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The substitution u=tan(x/2)

  • Thread starter noblerare
  • Start date
47
0
I'm looking to solve this integral with the tan(x/2) substitution but so far, I don't know what to do.

1. Homework Statement

[tex]\int[/tex][tex]\sqrt{1-sinx}dx[/tex]

2. Homework Equations

u=tan(x/2)

3. The Attempt at a Solution

Well, using the tan(x/2) substitution, I get that:

sinx=[tex]\frac{2u}{1+u^2}[/tex]
dx=[tex]\frac{2du}{1+u^2}[/tex]

So I get:
[tex]\int\frac{2(u-1)du}{(1+u^2)^(3/2)}[/tex]

Now I don't know what to do.

Another method I tried is multiplying by conjugate:

[tex]\int[/tex][tex]\sqrt{1-sinx}[/tex][tex]\frac{\sqrt{1+sinx}}{\sqrt{1+sinx}}[/tex]dx

[tex]\int[/tex][tex]\frac{\sqrt{1-sin^2(x)}}{\sqrt{1+sinx}}[/tex]dx

[tex]\int[/tex][tex]\frac{cosxdx}{\sqrt{1+sinx}}[/tex]dx

u=sinx
du=cosxdx

[tex]\int[/tex][tex]\frac{du}{\sqrt{1+u}}[/tex]

[tex]\int[/tex](u+1)^(-[tex]\frac{1}{2}[/tex])du

2(u+1)^([tex]\frac{1}{2}[/tex]

2[tex]\sqrt{sinx+1}[/tex]+ C

Obviously, this is the wrong answer but I don't see where I went wrong.

Which way should I approach this problem?
 

Answers and Replies

tiny-tim
Science Advisor
Homework Helper
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sinx=[tex]\frac{2u}{1+u^2}[/tex]
dx=[tex]\frac{2du}{1+u^2}[/tex]

So I get:
[tex]\int\frac{2(u-1)du}{(1+u^2)^(3/2)}[/tex]
Hi noblerare! :smile:

Actually, you've gone too far.

tan(x/2) can be useful just for simplifying a formula … you don't necessarily have to change the vatiable of integration also.

In this case, just stop at √(1 - sinx) = √(1 - u)^2/√(1 + u^2).

Now translate it back to x … it's cos(x/2) - sin(x/2).

(to check, note that 1 - sinx = cos^2(x/2) - 2cos(x/2)sin(x/2) + sin^2(x/2) !).

So ∫√(1 - sinx)dx = √(cos(x/2) - sin(x/2))dx. :smile:
 
1,631
4
}}[/tex]dx

[tex]\int[/tex][tex]\frac{\sqrt{1-sin^2(x)}}{\sqrt{1+sinx}}[/tex]dx

[tex]\int[/tex][tex]\frac{cosxdx}{\sqrt{1+sinx}}[/tex]dx



2[tex]\sqrt{sinx+1}[/tex]+ C

Obviously, this is the wrong answer but I don't see where I went wrong.

Which way should I approach this problem?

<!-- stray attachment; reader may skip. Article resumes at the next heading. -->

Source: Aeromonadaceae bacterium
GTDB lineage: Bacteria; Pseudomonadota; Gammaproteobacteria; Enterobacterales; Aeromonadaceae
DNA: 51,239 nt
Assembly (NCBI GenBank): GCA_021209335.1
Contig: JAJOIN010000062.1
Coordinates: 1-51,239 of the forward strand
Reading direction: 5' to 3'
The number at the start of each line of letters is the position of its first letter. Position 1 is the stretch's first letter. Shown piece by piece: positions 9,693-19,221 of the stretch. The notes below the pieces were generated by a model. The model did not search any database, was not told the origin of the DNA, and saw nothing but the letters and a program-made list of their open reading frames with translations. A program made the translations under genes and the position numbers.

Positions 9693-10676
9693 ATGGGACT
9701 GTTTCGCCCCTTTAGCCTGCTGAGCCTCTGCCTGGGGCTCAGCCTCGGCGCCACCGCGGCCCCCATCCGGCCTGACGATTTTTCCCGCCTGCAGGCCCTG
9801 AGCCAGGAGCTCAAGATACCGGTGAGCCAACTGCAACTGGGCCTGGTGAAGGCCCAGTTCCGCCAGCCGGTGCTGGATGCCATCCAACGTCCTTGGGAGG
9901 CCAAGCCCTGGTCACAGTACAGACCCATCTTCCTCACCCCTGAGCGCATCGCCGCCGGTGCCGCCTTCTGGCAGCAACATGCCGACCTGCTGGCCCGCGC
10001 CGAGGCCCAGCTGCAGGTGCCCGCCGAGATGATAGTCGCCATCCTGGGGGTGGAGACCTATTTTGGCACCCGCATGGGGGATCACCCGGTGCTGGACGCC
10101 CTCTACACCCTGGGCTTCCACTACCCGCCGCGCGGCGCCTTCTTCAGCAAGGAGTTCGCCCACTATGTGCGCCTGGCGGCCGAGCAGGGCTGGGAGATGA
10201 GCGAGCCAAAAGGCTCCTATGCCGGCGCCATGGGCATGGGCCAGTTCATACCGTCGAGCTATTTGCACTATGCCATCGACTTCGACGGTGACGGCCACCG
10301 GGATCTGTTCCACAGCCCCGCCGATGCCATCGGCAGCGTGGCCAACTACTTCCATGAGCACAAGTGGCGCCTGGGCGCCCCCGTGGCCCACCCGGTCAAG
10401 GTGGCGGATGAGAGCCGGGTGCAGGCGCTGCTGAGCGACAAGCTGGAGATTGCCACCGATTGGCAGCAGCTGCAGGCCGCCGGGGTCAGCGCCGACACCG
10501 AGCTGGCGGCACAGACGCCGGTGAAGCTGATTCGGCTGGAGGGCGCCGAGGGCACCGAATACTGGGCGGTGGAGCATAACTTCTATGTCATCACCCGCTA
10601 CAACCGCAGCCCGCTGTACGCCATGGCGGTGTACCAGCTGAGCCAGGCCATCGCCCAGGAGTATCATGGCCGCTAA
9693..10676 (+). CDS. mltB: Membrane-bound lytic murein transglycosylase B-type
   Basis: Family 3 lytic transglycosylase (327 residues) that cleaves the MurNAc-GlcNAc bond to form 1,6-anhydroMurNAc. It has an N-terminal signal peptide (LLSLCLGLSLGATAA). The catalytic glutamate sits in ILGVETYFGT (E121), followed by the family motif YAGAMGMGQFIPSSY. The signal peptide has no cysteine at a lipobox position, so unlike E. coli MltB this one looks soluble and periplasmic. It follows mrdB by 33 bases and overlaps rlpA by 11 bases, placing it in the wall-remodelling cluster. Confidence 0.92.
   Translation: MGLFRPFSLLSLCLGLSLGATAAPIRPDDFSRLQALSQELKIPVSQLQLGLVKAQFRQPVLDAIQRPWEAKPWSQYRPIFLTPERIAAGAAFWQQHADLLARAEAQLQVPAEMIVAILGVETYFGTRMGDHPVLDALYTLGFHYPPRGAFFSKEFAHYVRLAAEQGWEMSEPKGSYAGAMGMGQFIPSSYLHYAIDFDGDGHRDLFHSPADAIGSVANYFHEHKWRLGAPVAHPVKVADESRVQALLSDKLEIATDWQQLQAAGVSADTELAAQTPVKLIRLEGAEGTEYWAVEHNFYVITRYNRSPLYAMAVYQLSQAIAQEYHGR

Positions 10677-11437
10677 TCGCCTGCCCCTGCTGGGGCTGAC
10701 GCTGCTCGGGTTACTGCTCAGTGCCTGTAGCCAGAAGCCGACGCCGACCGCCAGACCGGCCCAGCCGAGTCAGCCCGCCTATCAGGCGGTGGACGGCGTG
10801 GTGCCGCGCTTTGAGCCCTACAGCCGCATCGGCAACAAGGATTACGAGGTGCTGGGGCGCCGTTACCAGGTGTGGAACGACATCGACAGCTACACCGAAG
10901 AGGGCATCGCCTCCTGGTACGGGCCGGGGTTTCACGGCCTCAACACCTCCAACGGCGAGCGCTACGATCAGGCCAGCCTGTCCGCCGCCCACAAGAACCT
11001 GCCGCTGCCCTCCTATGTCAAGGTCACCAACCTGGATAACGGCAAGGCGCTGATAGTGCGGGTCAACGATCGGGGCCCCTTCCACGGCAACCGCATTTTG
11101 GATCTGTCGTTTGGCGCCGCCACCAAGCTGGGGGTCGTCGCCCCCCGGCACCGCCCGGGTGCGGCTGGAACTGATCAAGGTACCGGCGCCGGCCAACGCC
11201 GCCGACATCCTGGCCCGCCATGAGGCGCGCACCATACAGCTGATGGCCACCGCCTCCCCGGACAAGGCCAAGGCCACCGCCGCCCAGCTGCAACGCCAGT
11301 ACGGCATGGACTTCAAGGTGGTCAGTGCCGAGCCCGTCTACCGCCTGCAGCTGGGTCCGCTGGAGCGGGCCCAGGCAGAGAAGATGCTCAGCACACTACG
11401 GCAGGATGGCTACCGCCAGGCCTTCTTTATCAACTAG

Why do u think that this is the wrong answer, it looks fine to me?

[tex](2\sqrt{sinx+1}+C)'=2\frac{1}{2}\frac{cosx}{\sqrt{1+sinx}}=\frac{cosx}{\sqrt{1+sinx}}*\frac{\sqrt{1-sinx}}{\sqrt{1-sinx}}=\frac{cosx\sqrt{1-sinx}}{\sqrt{1-sin^{2}x}}=\frac{cosx\sqrt{1-sinx}}{cosx}=\sqrt{1-sinx}[/tex]

If the answer in the book is different from this one, they should be equivalent, because nothing is wrong with this.
 
Last edited:
47
0
I'm sorry, tiny-tim, I still don't quite understand what you're trying to say

I understand this
In this case, just stop at √(1 - sinx) = √(1 - u)^2/√(1 + u^2).
So far, I left my integral as so...

but
Now translate it back to x … it's cos(x/2) - sin(x/2).
how do I change it back to x? I also don't see how cos^2(x/2) -2cos(x/2)sin(x/2) + sin^2(x/2) comes out to 1-sinx
 
1,631
4
Noblerare,

Your answer is correct, what else are you looking for??
 
tiny-tim
Science Advisor
Homework Helper
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249
… standard trig formulas …

how do I change it back to x?
Because √(1 - u)^2/√(1 + u^2) = (1 - u)/√(1 + u^2)
= (1 - tan(x/2))cos(x/2)
= cos(x/2) - sin(x/2). :smile:
I also don't see how cos^2(x/2) -2cos(x/2)sin(x/2) + sin^2(x/2) comes out to 1-sinx
Hi noblerare! :smile:

Well, cos^2 + sin^2 = 1.

And sin2x = 2.sinx.cosx. :smile:

You really need to learn these formulas: :wink:

sin2x = 2.sinx.cosx = 2tanx.cos^2(x)
cos2x = cos^2(x) - sin^2(x)
1 + cos2x = 2cos^2(x)
1 - cos2x = 2sin^2(x)​
 

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